Thomas Sugrue’s book, Sweet Land of Liberty, is an interesting evaluation of the nature of racism in America. When we typically think of racism we often think of the South and Jim Crow laws. We envision legal segregation, the Ku Klux Klan, and violence against blacks. These things are obviously racist. However, according to Sugrue, there is a different kind of racism that exists in the North. This racism is characterized by much more subtle segregation and is practiced by whites that say, and often wholeheartedly believe, that they are not racist.

 This more subtle form of racism, according to Sugrue, is often more dangerous and damaging to blacks because it is not recognized. Whites will move out of cities and into all-white suburbs, they will create policies that make it all but impossible for blacks to be able to move into those neighborhoods, and will create school districts with schools filled with whites. The result is neighborhoods and schools that are nearly as racially segregated as Southern cities. Whites then argue that they aren’t racist, but that the two races simply choose to live separately.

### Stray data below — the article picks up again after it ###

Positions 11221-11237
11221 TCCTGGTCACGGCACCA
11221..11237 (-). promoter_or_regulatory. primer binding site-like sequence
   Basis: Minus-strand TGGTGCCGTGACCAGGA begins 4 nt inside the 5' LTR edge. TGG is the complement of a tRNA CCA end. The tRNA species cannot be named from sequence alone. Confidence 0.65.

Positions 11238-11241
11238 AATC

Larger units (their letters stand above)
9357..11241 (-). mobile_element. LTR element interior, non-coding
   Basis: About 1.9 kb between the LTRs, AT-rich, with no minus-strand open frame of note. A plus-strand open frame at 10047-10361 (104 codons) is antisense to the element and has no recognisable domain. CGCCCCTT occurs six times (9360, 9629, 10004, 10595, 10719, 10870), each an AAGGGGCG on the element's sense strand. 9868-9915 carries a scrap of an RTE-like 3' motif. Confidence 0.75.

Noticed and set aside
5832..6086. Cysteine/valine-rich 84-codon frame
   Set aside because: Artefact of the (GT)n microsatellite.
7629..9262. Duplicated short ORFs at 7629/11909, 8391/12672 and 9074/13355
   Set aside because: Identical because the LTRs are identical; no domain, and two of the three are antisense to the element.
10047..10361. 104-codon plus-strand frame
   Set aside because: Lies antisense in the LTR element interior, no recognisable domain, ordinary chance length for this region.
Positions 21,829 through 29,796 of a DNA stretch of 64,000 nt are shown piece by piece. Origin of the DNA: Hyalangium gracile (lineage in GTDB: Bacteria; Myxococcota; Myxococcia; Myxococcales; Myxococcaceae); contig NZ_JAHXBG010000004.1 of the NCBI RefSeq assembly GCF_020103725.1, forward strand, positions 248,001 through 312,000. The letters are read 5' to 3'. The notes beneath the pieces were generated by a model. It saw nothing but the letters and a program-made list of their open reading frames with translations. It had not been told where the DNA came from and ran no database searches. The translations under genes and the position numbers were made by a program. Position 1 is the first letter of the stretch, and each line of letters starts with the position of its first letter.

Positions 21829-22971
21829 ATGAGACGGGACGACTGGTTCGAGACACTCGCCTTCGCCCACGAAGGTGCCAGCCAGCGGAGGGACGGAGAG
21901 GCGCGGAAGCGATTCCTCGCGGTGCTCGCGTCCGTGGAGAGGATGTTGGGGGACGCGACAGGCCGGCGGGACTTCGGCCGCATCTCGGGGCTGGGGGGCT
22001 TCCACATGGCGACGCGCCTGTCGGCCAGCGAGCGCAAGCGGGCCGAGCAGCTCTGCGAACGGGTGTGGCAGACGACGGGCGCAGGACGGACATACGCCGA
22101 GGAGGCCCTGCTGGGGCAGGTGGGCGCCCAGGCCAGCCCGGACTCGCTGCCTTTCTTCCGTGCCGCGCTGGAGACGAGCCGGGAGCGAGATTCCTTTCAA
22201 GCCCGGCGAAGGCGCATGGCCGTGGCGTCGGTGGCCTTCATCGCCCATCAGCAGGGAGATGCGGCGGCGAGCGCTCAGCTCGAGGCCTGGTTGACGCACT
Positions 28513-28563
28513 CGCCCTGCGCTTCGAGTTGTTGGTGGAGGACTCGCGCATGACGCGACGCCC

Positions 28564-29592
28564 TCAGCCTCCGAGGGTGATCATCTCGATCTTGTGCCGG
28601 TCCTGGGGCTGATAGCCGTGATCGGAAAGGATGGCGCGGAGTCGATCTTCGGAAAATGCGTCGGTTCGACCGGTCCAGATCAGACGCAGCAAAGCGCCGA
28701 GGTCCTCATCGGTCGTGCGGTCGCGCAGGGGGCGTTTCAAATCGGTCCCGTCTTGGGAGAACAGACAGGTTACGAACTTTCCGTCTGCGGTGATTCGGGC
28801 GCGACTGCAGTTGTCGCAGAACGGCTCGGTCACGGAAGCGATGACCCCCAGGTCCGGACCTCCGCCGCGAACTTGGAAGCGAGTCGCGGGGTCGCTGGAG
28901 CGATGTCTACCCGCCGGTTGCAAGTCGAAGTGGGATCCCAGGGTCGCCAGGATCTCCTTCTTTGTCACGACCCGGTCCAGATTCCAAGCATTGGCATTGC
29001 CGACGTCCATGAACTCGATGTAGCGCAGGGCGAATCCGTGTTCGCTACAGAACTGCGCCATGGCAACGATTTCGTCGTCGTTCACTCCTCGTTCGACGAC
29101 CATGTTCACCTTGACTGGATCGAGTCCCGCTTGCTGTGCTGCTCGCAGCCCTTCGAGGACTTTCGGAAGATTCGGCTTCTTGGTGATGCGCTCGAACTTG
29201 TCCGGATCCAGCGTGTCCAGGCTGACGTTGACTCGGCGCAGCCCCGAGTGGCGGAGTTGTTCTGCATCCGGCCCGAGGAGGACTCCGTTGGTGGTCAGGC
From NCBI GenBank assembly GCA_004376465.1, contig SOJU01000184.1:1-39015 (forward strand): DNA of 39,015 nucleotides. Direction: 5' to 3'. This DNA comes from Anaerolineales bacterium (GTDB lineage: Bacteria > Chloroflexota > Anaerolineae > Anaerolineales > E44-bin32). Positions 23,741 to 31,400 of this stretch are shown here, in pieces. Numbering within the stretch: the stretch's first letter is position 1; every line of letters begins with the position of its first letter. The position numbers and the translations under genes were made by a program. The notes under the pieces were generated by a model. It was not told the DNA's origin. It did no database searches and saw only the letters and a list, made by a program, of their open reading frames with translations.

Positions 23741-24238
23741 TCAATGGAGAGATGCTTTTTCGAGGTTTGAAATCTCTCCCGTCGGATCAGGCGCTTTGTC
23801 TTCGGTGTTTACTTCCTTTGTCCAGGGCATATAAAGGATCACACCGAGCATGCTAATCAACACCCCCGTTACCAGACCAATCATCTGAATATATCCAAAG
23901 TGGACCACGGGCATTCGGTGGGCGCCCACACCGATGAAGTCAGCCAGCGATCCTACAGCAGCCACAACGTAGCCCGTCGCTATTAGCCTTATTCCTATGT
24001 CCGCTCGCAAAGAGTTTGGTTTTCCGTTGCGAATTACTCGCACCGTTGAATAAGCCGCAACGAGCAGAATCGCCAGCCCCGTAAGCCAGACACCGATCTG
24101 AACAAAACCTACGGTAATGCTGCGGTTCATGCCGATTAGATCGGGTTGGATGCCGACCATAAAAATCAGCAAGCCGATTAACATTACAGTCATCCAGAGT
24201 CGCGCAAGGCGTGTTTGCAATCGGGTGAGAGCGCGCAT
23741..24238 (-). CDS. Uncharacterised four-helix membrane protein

According to Sugrue, racism in the North is not carried out with state laws separating the races. Rather, it exists in practices like steering, when realtors try to place whites in white neighborhoods and blacks in black neighborhoods, and financial instutions’ practice of making it nearly impossible for blacks to get loans big enough to afford suburban houses. These practices have the same effect as more obvious racist practices carried out in the South. But, the people implementing them have a clear conscience and believe that they are not racist.

 I disagree with Sugrue that the practices carried out by Northern whites are racist in nature. The fact is, that oftentimes when blacks moved into white neighborhoods, the housing prices in that area plummeted.  Low income blacks are a riskier investment for banks to give loans to than middle-class whites. And, predominately white schools do tend to perform better academically than do predominately black schools. If a person tried to keep blacks from moving into his neighborhood, or a bank tries to make the wisest decisions with its money, or parents try to maintain the quality of their child’s education, it doesn’t make them racist. They are simply doing what is in their own best interest. Unfortunately, the reality is, that often times what is really in a white’s best interest causes misfortune in the black community. I don’t believe that makes somebody a racist however.

 If I apply for the same job as a black person and do everything in my power to make sure that I get picked for the job, I am simply doing what is best for me. If I succeed and get the job, I will advance in society and the black person will be left behind. I don’t feel like I am a racist for competing against a black person though. Perhaps Sugrue would disagree.